WikiLeaks Releases Confidential Diplomat Cables


Under changes already implemented, for example, it is now impossible for a single person to take classified information off a government computer.

The White House said today the release of the sensitive U.S. government information could not only embarrass the United States and other governments, but could put Americans and human rights activists around the world at risk.

"By releasing stolen and classified documents, Wikileaks has put at risk not only the cause of human rights but also the lives and work of these individuals," the White House said in a statement released today. "We condemn in the strongest terms the unauthorized disclosure of classified documents and sensitive national security information."

The government had been bracing for the worldwide fallout feared from the release for days, preemptively warning allies in the hope of lessening the blow after the classified documents went public.

Some of the documents were leaked to The New York Times, The Guardian in the UK and France's Le Monde, in advance of a full posting on the WikiLeaks site.

Members of Congress from both sides of the aisle condemned WikiLeaks' decision to release the material.

Sen. John Kerry, D-Mass., chairman of the Senate Foreign Relations Committee, called it "a reckless action" that will not only complicate U.S. diplomatic efforts, but could put people's lives at risk.

"This is not an academic exercise about freedom of information and it is not akin to the release of the Pentagon Papers, which involved an analysis aimed at saving American lives and exposing government deception," he said.

"Instead, these sensitive cables contain candid assessments and analysis of ongoing matters and they should remain confidential to protect the ability of the government to conduct lawful business with the private candor that's vital to effective diplomacy," he said.

Rep. Pete Hoekstra, R-Mich., the incoming Chairman of the House Intelligence Committee, said Wikileaks is "undermining American foreign policy" as America's allies "are forced to question whether the United States can keep secrets" and diplomats are forced to "try and patch foreign relations strained by this illegal leak."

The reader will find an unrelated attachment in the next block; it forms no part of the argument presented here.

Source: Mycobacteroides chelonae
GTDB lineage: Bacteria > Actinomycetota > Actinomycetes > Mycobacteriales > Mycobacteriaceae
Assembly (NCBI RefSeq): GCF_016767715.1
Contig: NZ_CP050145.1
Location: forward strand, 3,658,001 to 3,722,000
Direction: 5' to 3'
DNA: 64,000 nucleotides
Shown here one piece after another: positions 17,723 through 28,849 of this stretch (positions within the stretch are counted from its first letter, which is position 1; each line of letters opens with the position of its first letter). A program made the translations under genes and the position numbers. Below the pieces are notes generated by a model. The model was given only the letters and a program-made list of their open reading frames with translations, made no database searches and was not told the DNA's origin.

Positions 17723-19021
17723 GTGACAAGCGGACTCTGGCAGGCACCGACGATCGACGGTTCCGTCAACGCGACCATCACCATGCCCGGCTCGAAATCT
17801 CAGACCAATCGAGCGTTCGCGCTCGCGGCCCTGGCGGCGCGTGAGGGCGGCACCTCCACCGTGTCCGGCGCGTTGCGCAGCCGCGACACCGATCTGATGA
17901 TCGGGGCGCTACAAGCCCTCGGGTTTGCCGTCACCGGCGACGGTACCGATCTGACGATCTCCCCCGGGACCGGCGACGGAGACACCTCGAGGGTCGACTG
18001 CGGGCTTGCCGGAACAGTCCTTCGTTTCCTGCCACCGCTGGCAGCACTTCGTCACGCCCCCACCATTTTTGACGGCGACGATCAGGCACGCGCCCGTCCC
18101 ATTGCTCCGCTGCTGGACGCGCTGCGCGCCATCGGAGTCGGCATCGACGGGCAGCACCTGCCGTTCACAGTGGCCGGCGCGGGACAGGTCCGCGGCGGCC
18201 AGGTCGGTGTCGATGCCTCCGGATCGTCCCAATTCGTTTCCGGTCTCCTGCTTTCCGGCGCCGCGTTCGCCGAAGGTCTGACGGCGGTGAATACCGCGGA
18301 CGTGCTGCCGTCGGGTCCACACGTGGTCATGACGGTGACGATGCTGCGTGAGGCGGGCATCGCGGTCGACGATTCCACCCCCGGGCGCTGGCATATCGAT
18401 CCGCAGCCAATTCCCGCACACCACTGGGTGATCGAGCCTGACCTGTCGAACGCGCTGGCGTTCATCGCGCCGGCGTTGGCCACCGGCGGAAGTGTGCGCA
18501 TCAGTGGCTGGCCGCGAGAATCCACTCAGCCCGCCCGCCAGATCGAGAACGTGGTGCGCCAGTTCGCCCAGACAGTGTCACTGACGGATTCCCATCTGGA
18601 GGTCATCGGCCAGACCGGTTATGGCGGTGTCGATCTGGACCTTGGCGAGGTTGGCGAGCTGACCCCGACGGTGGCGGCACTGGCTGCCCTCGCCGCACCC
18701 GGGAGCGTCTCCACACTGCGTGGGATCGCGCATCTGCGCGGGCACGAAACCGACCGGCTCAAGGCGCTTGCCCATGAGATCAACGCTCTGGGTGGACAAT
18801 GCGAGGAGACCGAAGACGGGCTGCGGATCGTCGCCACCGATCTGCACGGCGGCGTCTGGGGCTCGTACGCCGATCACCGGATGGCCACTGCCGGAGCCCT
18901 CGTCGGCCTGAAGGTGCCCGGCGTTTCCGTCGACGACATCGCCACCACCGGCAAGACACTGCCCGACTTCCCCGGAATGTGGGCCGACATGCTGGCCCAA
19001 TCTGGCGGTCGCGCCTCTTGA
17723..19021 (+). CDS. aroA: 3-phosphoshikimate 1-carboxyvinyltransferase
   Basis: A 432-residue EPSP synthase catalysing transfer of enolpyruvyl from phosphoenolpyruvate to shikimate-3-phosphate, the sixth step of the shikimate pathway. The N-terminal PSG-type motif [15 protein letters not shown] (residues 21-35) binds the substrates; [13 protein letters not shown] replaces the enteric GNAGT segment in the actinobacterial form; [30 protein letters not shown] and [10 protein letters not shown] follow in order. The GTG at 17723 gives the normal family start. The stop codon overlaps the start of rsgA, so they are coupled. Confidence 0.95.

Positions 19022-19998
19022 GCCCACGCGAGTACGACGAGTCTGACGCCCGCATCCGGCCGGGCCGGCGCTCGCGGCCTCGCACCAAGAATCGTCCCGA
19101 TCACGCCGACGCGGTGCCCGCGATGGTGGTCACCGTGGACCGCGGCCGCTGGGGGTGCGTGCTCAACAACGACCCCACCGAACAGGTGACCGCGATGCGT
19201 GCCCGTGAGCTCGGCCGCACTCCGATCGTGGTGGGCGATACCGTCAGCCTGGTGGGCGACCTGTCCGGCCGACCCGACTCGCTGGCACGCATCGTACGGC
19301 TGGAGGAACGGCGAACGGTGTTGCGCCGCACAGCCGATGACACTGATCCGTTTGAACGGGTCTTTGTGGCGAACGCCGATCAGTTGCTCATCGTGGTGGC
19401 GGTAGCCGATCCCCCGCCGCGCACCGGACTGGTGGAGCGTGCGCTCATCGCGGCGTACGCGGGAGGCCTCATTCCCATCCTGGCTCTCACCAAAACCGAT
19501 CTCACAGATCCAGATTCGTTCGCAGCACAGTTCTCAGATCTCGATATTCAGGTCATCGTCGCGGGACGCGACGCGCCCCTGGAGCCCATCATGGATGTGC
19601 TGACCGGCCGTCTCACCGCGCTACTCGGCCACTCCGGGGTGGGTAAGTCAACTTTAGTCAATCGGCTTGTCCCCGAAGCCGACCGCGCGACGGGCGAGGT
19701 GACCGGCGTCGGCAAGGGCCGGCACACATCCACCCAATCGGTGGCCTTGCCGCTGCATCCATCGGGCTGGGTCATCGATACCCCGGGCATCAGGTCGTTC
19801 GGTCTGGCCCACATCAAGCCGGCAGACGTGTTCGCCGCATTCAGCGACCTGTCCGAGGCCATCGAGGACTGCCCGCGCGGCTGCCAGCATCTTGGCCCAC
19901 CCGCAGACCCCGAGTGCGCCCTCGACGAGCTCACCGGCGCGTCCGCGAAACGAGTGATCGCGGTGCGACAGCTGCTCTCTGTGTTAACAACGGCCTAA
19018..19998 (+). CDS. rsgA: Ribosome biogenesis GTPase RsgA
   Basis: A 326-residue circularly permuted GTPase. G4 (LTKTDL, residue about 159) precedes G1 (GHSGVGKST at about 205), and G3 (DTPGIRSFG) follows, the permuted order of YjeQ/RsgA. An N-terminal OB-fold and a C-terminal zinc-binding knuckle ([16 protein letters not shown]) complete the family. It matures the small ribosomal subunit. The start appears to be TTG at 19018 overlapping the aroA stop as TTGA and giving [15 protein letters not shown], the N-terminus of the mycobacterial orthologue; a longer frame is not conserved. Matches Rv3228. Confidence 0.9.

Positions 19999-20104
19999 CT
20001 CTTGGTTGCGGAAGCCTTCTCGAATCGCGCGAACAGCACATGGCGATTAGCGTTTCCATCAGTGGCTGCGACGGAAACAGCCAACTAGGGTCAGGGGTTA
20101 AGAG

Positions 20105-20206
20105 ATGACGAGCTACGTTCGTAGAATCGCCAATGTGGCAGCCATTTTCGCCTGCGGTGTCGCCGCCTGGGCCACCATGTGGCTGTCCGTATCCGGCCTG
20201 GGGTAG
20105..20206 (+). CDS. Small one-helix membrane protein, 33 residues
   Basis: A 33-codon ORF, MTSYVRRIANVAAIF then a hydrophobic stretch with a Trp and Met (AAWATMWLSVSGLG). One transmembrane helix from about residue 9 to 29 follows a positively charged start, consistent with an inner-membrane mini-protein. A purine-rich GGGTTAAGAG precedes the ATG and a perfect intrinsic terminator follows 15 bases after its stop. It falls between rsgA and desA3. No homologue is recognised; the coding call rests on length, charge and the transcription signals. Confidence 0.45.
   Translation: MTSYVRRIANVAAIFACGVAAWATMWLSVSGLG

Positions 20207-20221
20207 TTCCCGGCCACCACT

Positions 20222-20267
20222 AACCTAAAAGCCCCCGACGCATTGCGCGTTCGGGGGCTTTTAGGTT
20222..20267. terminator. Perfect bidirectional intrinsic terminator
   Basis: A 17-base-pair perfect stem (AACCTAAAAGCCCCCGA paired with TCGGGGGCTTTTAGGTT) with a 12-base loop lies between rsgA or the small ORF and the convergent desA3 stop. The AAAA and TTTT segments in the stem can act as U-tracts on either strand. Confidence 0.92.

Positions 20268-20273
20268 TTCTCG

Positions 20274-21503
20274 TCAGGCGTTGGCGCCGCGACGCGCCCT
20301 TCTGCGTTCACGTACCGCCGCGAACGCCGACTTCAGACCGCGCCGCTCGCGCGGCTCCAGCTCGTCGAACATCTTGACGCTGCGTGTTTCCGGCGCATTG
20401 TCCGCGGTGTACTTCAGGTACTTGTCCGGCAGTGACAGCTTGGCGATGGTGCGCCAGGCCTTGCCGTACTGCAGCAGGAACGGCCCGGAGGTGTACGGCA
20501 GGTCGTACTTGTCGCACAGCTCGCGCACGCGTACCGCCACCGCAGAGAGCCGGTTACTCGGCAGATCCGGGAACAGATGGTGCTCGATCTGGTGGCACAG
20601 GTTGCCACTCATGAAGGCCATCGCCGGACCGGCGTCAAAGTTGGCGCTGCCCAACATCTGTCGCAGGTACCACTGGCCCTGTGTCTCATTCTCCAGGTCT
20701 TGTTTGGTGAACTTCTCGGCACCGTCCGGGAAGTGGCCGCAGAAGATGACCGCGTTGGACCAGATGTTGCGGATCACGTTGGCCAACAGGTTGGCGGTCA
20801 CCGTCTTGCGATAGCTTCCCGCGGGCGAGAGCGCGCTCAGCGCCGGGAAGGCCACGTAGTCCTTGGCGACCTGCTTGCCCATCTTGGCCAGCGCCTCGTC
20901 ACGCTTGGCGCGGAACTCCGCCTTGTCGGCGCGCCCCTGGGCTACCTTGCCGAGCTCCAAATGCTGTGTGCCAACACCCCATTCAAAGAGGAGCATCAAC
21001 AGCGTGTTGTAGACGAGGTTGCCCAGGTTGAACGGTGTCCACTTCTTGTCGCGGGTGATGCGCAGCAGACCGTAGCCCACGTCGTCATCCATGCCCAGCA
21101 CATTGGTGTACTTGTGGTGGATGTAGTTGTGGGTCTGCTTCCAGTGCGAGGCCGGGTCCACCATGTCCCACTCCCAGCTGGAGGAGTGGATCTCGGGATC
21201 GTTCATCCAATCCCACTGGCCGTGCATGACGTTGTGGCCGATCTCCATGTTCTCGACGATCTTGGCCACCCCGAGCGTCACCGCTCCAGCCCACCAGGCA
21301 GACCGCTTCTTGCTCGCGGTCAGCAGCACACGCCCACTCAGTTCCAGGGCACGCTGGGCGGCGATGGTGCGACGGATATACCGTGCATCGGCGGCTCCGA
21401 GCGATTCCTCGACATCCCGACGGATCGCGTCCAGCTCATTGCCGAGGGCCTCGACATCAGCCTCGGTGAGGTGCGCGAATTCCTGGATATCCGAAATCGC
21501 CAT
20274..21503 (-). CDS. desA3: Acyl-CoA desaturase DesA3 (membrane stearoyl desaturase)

It is an embarrassment to the Obma administration, he said.

"Wikileaks clearly is determined to undermine U.S. national security and damage our foreign relations," he said. "The disclosure of thousands of potentially classified cables and other documents is an embarrassment to the Obama administration and represents a critical failure by the Pentagon and intelligence community to protect sensitive national security information."

WikiLeaks has said the release would be seven times the size of its most recent leak, in October, which contained about 400,000 Pentagon documents about the war in Iraq. WikiLeaks also published roughly 70,000 documents in July about the war in Afghanistan.

Senior U.S. officials have warned that the WikiLeaks documents posted today would be considerably more damaging than the two previous WikiLeaks document dumps.

"This is outrageous and dangerous," a senior U.S. official told ABC News. "This puts at risk the ability of the United States to conduct foreign policy. Period. End of paragraph."

The chairman of the Joint Chiefs of Staff also weighed in Friday, telling CNN he hoped these kinds of leaks will eventually be plugged.

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